Then I was confused about whether this was supposed to a role-play thing of if she really was a stranger and he Jedi-mind-tricked her into a relationship at that point (since earlier he says something to the effect of “I can make people do whatever I want.”) Plus all the “How dare you not show up at eight you bitch?!” stuff are his internal thoughts so if she can’t hear them (or can she since she’s an agent or whatever too? I’m so lost at this point) why would he think them? I think it was supposed to role-play, though, with the reveal being an attempt at comic relief (emphasis on the “relief” part) Either way, it was hella uncomfortable to watch and I never want to see it again because it makes me wonder if he has a weird rape fetish and that would break my spirit forever since I imagine him as an alien who has a childlike innocence about sex (= closed-mouth kissing and naked torsos).
Henry J. Fromage: I would feel worse about that camera pan-up of fairy lady if I thought there was any chance Breen still had loins to twitch. Likelier he understands in the abstract that Hollywood movies have sex appeal in the same way he understands that villains should look like Palm Springs Pimps.
BabyRuth: She confused me – who/what was she? Why was she there? At what Party City were those wings purchased?
Henry J. Fromage: Why are the fairy shoes so spiked?
BabyRuth: Most likely because it is Vegas and the spiked shoes come with all the stripper fairy costumes. Also, I kind of want them.
Henry J. Fromage: He’s certainly got a theme- I wondered how Trumpian politics would affect his since this is the first film he shot since the election, but this is pretty much the same stuff.
BabyRuth: Yes, I was wondering that too. Trump is epitome of everything Neil is against – I’m so surprised.
UNLESS…. Cuzzx is a Trump-stand in!
Henry J. Fromage: Ohhhh, snap!
Henry J. Fromage: Is it ending with an homage to his own work?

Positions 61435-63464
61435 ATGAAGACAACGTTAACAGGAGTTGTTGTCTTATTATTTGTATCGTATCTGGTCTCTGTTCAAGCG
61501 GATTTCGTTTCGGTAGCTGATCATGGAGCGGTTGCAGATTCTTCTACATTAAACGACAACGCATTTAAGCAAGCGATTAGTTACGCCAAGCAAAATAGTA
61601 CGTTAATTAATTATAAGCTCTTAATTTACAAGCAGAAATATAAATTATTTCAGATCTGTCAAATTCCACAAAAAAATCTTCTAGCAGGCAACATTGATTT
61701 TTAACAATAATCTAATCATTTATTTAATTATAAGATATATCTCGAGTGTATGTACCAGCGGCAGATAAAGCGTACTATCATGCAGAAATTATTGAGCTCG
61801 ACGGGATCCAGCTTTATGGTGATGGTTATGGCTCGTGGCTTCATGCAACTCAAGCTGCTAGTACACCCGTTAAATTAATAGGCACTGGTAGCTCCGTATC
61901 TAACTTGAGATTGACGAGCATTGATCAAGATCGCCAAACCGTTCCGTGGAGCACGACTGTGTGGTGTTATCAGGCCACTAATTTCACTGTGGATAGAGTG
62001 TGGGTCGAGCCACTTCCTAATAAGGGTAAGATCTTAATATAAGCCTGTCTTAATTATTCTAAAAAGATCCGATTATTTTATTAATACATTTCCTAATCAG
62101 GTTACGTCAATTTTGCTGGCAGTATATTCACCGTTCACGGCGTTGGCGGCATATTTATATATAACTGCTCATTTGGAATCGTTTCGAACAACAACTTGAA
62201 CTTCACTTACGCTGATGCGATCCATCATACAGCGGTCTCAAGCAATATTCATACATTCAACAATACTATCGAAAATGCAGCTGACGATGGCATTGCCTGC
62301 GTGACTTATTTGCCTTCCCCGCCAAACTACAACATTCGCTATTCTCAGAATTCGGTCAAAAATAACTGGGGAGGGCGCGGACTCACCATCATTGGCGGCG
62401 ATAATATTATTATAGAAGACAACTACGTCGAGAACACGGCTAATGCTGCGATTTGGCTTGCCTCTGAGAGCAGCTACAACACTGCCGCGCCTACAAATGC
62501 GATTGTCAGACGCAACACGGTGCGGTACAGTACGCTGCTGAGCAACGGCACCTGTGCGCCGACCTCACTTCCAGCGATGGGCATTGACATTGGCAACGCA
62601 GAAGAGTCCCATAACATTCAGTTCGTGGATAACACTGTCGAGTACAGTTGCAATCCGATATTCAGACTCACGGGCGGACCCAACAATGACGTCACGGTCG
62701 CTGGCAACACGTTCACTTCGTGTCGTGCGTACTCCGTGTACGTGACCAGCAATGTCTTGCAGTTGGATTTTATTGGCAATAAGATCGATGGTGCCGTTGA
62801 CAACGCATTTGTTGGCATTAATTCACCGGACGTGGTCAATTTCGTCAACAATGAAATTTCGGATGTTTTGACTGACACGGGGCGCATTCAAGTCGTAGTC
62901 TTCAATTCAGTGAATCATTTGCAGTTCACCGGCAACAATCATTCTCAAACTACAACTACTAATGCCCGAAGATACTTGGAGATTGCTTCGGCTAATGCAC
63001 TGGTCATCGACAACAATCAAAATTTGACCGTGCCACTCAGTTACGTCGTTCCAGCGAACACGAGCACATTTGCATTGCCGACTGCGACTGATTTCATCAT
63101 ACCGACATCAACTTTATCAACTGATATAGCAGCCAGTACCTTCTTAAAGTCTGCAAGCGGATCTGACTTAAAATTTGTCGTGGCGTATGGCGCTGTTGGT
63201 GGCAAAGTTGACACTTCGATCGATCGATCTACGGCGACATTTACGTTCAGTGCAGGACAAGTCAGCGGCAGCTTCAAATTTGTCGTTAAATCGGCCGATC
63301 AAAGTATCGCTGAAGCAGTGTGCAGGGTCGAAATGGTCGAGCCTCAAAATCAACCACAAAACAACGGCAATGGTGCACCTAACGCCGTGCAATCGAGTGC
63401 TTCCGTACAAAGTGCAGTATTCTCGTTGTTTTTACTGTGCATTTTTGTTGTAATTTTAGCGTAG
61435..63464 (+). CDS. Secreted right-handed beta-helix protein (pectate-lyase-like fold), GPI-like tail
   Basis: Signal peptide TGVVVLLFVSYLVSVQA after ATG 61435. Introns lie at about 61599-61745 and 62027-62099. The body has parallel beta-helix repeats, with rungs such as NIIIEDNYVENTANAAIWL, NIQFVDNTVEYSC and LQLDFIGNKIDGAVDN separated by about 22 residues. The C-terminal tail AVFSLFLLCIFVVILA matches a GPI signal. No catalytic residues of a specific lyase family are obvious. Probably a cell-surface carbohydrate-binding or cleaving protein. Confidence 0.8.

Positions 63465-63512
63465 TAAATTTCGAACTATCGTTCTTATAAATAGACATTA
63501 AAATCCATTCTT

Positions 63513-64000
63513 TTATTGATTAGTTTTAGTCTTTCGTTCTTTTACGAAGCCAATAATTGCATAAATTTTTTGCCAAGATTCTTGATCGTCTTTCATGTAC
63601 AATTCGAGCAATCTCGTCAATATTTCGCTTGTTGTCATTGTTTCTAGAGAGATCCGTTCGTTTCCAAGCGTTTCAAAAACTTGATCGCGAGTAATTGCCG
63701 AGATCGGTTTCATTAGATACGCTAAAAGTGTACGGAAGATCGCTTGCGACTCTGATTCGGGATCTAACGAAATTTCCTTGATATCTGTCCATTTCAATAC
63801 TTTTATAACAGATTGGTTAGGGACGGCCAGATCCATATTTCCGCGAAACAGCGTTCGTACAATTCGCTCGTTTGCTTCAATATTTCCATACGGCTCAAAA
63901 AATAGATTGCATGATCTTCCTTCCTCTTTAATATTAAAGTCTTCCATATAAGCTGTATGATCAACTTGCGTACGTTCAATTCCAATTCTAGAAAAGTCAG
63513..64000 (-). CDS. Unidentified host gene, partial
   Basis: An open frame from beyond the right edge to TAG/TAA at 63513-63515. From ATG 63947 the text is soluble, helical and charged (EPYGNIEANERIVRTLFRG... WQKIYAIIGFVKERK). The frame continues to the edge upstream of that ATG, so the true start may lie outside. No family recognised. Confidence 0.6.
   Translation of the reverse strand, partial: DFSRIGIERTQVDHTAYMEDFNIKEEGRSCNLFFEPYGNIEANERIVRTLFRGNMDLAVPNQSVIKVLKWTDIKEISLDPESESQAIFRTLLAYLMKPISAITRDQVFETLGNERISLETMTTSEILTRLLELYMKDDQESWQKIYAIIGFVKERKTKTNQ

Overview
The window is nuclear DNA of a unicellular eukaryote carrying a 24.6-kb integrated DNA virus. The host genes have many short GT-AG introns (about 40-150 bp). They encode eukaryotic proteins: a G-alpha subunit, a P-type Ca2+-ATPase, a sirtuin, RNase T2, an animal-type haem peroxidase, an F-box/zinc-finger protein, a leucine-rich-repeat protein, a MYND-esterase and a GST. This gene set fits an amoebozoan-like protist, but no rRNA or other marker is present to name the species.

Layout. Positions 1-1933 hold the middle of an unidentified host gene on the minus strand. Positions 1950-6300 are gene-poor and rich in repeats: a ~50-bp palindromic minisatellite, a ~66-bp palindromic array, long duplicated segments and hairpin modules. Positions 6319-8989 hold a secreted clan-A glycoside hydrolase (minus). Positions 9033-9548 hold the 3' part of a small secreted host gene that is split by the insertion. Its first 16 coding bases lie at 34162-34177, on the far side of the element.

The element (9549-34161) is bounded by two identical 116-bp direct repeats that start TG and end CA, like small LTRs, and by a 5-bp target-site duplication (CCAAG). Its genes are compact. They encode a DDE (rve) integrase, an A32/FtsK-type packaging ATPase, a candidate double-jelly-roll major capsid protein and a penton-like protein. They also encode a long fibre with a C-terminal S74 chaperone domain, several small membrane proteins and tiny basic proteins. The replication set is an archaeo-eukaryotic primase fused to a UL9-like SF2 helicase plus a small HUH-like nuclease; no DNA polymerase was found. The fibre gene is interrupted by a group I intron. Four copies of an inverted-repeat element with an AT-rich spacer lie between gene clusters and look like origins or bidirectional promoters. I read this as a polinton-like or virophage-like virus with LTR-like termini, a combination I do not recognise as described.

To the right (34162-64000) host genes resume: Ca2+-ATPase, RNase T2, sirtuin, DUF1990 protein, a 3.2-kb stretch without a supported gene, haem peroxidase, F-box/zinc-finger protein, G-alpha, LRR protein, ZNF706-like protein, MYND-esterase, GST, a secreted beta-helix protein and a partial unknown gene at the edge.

BabyRuth: Do you mean the fairy watching Pass Thru in Breen’s home screening room? I audibly squealed when I saw that. This obviously means that all his films are connected. It’s the BCU!
Upon second viewing, I noticed some other callbacks to his previous work. Like the man wearing the black dress shoes from Fateful Findings (Cuzzx?), there’s talk of biochemical terrorism (Double Down), and a supreme being (I Am Here…. Now and Pass Thru). I also think I’ve seen the two moons before. Oh, the mysteries of Breen! WHAT DOES IT ALL MEAN?
Henry J. Fromage: I’m not a little inspired by knowing that Neil Breen will be riigghhht here. PHONE HOOOMME. Oh, and that Cade Altair will return.
BabyRuth: Well, I’m happy because this means there will be another film. But I’m not sure this is the story I’d want to see continued. I’d much rather re-visit the characters from Fateful Findings.
But my biggest question is: was any of this supposed to take place in virtual reality? (And if so, is it the actual version or corrupt version as both are mentioned several times throughout the movie?) If that’s the case, what was real and what was not? And if all the films are linked (or at least this one and Pass Thru– is any of that VR? Stripper Fairy was watching it on a screen?)
And if it IS a virtual reality, it is one in which Ultraviolet exists. WHAT ARE THE REASONS FOR THIS? There must be reasons!
BabyRuth: I was definitely not disappointed and certainly enjoyed Breen’s latest, but it falls somewhere in the middle of my ranking of his films. This would not be the one I would have Breen virgins start with, if that makes any sense. Personally, I feel like all the sci-fi stuff gets in the way of the most enjoyable parts. It’s fun and all but the scenes I like the most are the ones that have people’s everyday interactions (This is why Fateful Findings remains my favorite.) I wish he’d attempt a drama or better yet, a comedy (the rented-out restaurant moment in this film gives a glimpse as to what that would be like, and I am HERE for it) without any AI or Jesus-beings or magical rocks. Just regular life, but his interpretation of regular life. I think it would be amazing.
Henry J. Fromage: Man, you give me an alternate reality to dream on. Neil, if you’re reading this, A: we love you. B: please dabble in some new genres. You’ve already got our 28.95s in the bag!
Twisted Pair (2019) Drinking Game
Take a Drink: whenever the picture freezes (the first time this happened I thought my DVD was defective)
Take a Drink: every time Cade says “I miss my brother”
Take a Drink: whenever there is a candle
Take a Drink: whenever Breen smiles
Take a Drink: whenever the cat figurines move
Take a Drink: every time Cuzzx appears. Take Two: when it is a completely different actor
Take a Drink: every time you hear these words or phrases:
- “Artificial Intelligence”
- “Programmable virtual reality…. The corrupt version.”
- “Cyber AND terror attacks”
- “Programmable DNA”
- “Programmable matter”
- “Illegal drugs”
- “Illegal guns”
Do a Shot: for every superjump
Do a Shot: whenever a shot is reused
Do a Shot: “I NEVER HAD A BEARD!”
Do a Shot: for every company listed in the credits with either an “N” or a “B” in the name Take Two: for Eats N’ Eats Craft Services.
Do a Shot: Dectective
Last Call: wait for a very special and touching post-credits moment featuring Cade and Cale